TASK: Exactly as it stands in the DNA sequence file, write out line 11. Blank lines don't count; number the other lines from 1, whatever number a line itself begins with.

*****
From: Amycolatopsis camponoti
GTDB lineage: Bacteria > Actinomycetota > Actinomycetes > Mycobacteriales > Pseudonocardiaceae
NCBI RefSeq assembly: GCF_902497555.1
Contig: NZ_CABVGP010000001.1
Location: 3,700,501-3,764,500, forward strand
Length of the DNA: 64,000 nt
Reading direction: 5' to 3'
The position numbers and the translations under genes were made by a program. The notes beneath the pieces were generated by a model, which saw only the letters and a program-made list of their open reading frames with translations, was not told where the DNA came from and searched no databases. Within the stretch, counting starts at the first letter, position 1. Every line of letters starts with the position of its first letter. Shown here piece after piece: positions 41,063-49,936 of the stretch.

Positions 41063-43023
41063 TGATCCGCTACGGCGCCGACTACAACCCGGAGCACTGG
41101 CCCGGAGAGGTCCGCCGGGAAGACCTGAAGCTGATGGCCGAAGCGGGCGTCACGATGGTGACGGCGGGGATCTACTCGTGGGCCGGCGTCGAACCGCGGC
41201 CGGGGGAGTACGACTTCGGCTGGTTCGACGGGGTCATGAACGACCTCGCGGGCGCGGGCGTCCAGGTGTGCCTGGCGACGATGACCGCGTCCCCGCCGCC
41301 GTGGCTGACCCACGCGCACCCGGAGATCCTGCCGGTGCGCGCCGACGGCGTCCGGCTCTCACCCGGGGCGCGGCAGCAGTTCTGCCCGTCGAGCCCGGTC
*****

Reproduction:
41101 CCCGGAGAGGTCCGCCGGGAAGACCTGAAGCTGATGGCCGAAGCGGGCGTCACGATGGTGACGGCGGGGATCTACTCGTGGGCCGGCGTCGAACCGCGGC